It is important that the vocal orchestra be seen as an attempt to create grace and beauty in the depth of Hell, and not simply as a response to the long years of mind numbing prison labor. But I think that the extent to which that key connection is recognized in this film is up to the willingness of the audience to couch it that way. I also find myself wishing that there was more of the vocal orchestra performing (the music is performed using the original scores, which survived the war), and must admit I was survived there was not at least one montage contrasting the gloriously beautiful music with the indignities of life in that camp.
The one area where there is no room for complaint is in the stellar ensemble cast of actresses, most of whom appear for most of the film without makeup (in the everyday sense of the word). Glenn Close bring a strong sense of resolve and reserve to the role of the orchestra's conductor, Adrienne Pargiter, aided by Pauline Collins as Margaret Drummond, a missionary who is able to recreate the necessary sheet music from memory. Even without the makeup many of the faces are recognizable: Cate Blanchett plays Susan Macarthy, a nurse, Julianna Margulies is the American Topsy Merritt, who is tempted by the relative life of luxury offered to women who agree to be prostitutes for the Japanese, Jennifer Ehle is Rosemary Leighton-Jones, longing for her husband, Elizabeth Spriggs is Mrs. Roberts, who cares more about her status and dog than her daughters or anyone else, Wendy Hughes is the stoic Mrs. Dickson, Johanna ter Steege is Sister Wilhelminia, who wanted to be an engineer and not a nun, and Frances McDormand is Dr. Verstak, a German Jew who escaped the Nazis only to become the guest of their Eastern allies.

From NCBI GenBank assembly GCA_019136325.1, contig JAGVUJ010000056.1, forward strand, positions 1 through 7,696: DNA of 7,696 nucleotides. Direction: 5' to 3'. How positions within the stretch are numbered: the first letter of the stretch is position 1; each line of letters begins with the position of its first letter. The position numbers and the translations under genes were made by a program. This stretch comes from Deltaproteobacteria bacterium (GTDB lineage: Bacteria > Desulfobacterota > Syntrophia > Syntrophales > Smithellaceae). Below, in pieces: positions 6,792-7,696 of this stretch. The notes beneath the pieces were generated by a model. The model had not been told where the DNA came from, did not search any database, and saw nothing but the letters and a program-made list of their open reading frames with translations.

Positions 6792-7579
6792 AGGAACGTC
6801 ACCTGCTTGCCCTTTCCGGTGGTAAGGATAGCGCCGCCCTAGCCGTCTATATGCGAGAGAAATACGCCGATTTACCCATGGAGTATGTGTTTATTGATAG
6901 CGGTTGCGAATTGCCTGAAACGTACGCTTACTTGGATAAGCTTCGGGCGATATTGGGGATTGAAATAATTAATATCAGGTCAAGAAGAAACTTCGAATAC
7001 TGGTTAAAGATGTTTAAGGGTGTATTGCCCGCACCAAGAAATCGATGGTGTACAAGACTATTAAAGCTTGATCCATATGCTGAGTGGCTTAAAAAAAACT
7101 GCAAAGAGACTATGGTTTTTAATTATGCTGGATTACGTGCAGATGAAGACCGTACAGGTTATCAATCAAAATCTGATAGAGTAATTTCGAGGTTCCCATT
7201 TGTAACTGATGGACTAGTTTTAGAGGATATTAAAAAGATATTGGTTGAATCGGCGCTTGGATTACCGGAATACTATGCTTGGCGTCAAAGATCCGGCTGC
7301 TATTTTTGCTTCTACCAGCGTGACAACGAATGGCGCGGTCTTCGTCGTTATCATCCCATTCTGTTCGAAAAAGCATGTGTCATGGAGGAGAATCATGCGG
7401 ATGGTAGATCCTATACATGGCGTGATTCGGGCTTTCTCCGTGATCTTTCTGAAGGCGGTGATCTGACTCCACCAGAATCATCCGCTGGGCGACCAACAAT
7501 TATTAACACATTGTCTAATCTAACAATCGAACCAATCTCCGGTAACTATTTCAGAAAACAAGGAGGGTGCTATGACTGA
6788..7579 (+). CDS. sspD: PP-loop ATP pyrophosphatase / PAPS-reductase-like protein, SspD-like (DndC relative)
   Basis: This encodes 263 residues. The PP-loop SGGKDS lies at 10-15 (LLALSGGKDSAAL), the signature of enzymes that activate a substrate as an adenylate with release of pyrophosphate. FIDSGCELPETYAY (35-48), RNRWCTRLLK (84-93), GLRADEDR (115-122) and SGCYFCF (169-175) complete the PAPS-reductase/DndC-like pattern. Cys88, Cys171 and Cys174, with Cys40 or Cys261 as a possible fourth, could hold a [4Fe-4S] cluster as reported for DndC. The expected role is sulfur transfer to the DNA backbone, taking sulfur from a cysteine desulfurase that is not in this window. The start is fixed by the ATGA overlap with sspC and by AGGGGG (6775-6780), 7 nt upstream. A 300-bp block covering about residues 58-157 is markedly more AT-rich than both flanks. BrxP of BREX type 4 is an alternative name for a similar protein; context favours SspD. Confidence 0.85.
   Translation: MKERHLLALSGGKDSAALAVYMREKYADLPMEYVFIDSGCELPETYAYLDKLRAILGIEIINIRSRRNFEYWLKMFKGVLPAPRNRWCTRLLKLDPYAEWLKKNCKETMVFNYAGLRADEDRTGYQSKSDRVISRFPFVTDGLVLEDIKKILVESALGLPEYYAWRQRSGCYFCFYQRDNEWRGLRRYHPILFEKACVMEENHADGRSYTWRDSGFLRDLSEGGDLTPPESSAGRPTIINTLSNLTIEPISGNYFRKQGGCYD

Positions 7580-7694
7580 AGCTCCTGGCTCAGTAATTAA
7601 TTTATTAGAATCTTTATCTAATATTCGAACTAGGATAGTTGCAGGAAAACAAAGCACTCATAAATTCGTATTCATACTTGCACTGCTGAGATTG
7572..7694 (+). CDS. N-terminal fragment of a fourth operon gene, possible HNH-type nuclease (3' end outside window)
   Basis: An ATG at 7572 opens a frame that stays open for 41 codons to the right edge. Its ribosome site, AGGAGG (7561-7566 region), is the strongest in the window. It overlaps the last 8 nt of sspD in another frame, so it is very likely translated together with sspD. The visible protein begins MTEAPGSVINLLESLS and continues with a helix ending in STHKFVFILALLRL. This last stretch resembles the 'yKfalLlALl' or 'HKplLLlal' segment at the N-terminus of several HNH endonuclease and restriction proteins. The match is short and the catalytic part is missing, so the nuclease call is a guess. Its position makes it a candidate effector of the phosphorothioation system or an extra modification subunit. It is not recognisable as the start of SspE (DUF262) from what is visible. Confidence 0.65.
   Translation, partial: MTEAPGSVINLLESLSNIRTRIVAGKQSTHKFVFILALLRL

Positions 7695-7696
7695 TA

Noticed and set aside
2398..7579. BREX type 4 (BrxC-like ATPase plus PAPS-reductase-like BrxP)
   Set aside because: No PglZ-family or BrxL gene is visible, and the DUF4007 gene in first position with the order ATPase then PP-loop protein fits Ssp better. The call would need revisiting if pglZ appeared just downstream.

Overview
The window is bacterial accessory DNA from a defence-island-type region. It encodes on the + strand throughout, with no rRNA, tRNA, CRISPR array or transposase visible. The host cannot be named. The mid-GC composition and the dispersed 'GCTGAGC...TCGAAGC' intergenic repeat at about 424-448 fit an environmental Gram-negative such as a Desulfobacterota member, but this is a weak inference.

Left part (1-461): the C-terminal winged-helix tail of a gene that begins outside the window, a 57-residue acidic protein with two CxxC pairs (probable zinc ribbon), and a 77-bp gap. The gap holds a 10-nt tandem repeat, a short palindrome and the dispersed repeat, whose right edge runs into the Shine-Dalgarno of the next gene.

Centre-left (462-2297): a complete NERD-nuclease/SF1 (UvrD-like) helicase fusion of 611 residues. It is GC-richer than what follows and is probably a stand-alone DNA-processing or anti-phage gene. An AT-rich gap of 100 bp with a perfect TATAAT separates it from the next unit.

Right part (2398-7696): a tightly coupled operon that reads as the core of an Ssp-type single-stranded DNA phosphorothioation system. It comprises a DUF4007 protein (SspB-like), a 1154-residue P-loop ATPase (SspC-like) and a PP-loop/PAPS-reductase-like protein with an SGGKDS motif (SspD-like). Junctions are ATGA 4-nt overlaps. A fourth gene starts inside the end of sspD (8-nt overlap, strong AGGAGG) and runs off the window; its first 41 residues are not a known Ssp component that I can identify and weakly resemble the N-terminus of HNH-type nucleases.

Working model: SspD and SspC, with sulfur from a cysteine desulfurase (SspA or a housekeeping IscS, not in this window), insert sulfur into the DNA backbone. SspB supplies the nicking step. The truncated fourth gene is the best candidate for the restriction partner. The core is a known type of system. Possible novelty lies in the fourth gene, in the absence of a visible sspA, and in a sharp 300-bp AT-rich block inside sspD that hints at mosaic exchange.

In the end "Paradise Road" is not as memorable as I might have hoped, but it is certainly worth watching and should not be dismissed as simply being a counterpart of sorts to the "Playing for Time," about the orchestra comprised of Jewish women at Auschwitz. Even if it is inadequate to the task of creating truly transcendent moments, we certainly can understand and appreciate that once upon a time, in the real world, a group of real women actually achieved such moments."
(3 out of 5 stars)
"I just watched Paradise Road on DVD and was very disappointed. I didn't see scenes I remember in the VHS version. I like the movie very much, but would not have purchased a version that was shortened. There are two scenes I remember from renting the movie previously. Those being where Jennifer Ehle meets her husband while he is attempting to escape the men's camp, and also the scene where Miss Drummond is buried and Glenn Close's character begins to hum and tap the Bolero piece the orchestra did. I have no idea why Fox would delete those scenes. The cover of the DVD indicates the movie is 132 minutes long, however my counter stopped at 110 or so. So please be forwarned, if you purchase the DVD you will not get the whole movie. Other than that, I would say the movie is worth having in a home collection."